The 2008 financial crisis opened the door for a bold, progressive social movement. But despite widespread revulsion at economic inequity and political opportunism, after the crash very little has changed. Has the Left failed? What agenda should progressives pursue? And what alternatives do they dare to imagine? Left Turn, published by Melbourne University Press in 2012 and co-edited with Jeff Sparrow, is aimed at the many Australians disillusioned with the political process. It includes passionate and challenging contributions by a diverse range of writers, thinkers and politicians, from Larissa Berendht and Christos Tsiolkas to Guy Rundle and Lee Rhiannon. These essays offer perspectives largely excluded from the mainstream. They offer possibilities for resistance and for a renewed struggle for change.
The Blogging Revolution, released by Melbourne University Press in 2008, is a colourful and revelatory account of bloggers around the globe why live and write under repressive regimes - many of them risking their lives in doing so. Antony Loewenstein's travels take him to private parties in Iran and Egypt, internet cafes in Saudi Arabia and Damascus, to the homes of Cuban dissidents and into newspaper offices in Beijing, where he discovers the ways in which the internet is threatening the ruld of governments. Through first-hand investigations, he reveals the complicity of Western multinationals in assisting the restriction of information in these countries and how bloggers are leading the charge for change. The blogging revolution is a superb examination about the nature of repression in the twenty-first century and the power of brave individuals to overcome it. It was released in an updated edition in 2011, post the Arab revolutions, and an updated Indian print version in 2011.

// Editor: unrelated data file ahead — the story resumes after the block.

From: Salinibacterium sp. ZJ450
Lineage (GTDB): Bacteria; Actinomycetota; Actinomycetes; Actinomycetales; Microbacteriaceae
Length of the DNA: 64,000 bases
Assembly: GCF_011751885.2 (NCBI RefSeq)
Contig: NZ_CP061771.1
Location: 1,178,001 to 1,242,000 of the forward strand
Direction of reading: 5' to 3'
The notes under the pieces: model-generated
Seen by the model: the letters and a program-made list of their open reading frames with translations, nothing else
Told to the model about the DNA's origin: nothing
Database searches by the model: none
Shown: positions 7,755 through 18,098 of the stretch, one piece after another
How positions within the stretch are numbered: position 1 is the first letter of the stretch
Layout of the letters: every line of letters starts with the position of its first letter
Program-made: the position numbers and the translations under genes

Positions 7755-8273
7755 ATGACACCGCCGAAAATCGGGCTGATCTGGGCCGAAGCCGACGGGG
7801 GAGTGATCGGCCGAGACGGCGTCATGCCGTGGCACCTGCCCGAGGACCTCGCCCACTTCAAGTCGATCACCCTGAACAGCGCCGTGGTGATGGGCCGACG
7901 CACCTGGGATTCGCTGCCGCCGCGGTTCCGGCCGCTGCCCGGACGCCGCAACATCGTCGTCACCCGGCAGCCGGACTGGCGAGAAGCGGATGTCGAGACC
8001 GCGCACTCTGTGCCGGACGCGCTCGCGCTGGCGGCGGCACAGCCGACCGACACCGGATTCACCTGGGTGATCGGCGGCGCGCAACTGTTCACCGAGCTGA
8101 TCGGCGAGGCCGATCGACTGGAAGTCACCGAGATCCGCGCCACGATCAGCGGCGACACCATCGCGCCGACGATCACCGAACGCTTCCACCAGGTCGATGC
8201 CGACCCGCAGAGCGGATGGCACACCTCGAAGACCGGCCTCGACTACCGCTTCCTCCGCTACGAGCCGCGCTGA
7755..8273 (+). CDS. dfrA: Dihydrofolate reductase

The best-selling book on the Israel/Palestine conflict, My Israel Question - on Jewish identity, the Zionist lobby, reporting from Palestine and future Middle East directions - was released by Melbourne University Press in 2006. A new, updated edition was released in 2007 (and reprinted again in 2008). The book was short-listed for the 2007 NSW Premier's Literary Award. Another fully updated, third edition was published in 2009. It was released in all e-book formats in 2011. An updated and translated edition was published in Arabic in 2012.

Fisk supports dissenters

Robert Fisk’s latest column for the UK Independent, The Erosion of Free Speech, tackles the pressures on individuals and groups that campaign for a just resolution of the Israel/Palestine conflict and dare challenge Zionist dogma. He generously supports my work and alerts the world to my forthcoming book and attempts by certain individuals to stifle freedom of speech: